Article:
I work as a content writer in many educational communities and love the opportunity to guest post for your readers. I would like to give you a unique article on any education related topics or you can also suggest me any education related topic. No duplication or copying of the article is done. I assure you that the article will be published only on your site.

The best part is I won’t be charging you a penny, but in return all I need is just one link with in the article. I would be really thankful, if you allow me to do relevant informative guests post in your blog.

Looking forward for a positive reply.

Best Regards,

(NAME)”

Aside from the language and grammar issues, the warning bells should go off regarding the outside link, particularly if the author is writing on a topic that has absolutely nothing to do with the link they want to use.

The response more PR Pros use to these kinds of mass email pitches (if they respond at all) is probably something like:

“(NAME),

We won’t published previously mass-published posts, but if you would be interested in writing something specifically for us for our audience of (TARGET DEMOGRAPHIC), we would be happy to consider it for our blog. However, since we are not [related to the link you want to use] focused, we would not be able to link to website. Again, you can see our blog guidelines here: (YOUR WEBSITE).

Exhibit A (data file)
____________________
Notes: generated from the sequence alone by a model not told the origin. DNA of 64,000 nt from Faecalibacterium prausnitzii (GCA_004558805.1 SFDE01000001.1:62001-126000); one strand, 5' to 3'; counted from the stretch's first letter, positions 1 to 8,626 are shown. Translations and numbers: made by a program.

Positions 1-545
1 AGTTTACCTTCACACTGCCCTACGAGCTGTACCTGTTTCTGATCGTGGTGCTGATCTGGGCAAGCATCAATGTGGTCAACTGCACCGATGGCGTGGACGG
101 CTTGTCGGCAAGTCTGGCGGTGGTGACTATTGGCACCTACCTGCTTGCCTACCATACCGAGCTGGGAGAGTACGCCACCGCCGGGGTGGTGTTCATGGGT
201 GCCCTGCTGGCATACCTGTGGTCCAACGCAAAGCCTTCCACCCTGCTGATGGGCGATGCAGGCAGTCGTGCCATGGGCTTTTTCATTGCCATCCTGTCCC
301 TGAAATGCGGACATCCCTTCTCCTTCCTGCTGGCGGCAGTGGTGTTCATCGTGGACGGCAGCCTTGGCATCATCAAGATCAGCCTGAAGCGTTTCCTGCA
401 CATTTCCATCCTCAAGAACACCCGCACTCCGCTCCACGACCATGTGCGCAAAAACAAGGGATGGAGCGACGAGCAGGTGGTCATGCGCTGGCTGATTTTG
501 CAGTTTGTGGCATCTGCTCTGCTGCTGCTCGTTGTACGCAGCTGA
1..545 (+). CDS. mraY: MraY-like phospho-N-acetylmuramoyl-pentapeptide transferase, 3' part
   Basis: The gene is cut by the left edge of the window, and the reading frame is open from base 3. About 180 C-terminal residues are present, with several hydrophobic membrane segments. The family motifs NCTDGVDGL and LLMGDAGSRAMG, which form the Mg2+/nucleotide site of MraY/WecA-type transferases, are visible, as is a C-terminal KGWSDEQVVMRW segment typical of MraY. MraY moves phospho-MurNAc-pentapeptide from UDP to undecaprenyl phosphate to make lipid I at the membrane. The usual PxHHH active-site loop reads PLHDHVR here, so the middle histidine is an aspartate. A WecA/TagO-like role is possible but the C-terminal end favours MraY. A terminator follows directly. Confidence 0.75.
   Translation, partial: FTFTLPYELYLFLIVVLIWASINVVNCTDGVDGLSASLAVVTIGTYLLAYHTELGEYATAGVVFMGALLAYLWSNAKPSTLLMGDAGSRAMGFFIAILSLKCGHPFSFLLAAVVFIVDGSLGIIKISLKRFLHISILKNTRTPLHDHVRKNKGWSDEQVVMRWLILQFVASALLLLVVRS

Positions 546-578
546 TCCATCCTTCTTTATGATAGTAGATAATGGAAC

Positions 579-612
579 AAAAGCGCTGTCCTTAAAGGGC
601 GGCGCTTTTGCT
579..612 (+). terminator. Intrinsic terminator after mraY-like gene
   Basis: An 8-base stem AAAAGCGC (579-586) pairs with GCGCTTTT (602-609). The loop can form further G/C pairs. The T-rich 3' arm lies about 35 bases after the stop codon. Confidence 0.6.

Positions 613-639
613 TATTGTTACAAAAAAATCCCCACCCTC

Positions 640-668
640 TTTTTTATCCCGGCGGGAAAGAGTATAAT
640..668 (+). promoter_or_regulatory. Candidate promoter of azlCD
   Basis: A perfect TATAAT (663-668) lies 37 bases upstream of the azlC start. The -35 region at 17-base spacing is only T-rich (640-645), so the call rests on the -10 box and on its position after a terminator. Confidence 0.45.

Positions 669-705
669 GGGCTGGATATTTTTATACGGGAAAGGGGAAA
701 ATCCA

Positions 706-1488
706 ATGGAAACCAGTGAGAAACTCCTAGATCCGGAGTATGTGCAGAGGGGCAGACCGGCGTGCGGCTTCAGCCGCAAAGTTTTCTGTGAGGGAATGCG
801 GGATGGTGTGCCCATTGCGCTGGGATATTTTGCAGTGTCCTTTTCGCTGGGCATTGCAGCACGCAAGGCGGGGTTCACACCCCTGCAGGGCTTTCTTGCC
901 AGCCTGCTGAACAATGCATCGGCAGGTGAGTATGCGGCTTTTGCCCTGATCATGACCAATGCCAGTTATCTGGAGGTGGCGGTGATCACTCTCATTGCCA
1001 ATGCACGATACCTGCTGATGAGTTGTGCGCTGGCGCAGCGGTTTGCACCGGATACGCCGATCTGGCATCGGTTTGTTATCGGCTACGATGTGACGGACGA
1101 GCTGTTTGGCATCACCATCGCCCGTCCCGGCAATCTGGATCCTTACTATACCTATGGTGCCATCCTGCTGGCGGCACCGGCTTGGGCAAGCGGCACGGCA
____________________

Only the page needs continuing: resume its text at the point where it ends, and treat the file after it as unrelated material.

Thanks!”

To read the rest, you’ll have to go check out PRBreakfastClub, where I wrote this as a guest piece.

A New Way to Pitch (Guest Post on PRBreakfastClub)

“Hi NAME,

Hope all is well! Just wanted to touch base with you regarding XYZ. COMPANY will be exhibiting this year AT EVENT and would love for you to stop by the booth to have a little fun, check out the new PRODUCT and discuss what’s going on in the industry. Please let me know your thoughts and if you are interested in scheduling a one-on-one booth appointment with COMPANY, as I’d be happy to help!

Kindly,
PR REP”

Sarah Kohnle, The Managing Editor at the Missouri State Teachers Association, has received several of these pitches from different firms in the last few days.

Where is this new, ultra-friendly , conversational pitch approach coming from? Do these PR professionals really think they’re fooling the recipient into thinking that there’s an established friendship? Doubtful.

On first glance, it could be interpreted as intended for someone else, but as the pitches keep coming, it just sounds pitiful. The tone comes across more like a desperate elementary schooler wanting to befriend the middle school neighbor and less like a professional invitation.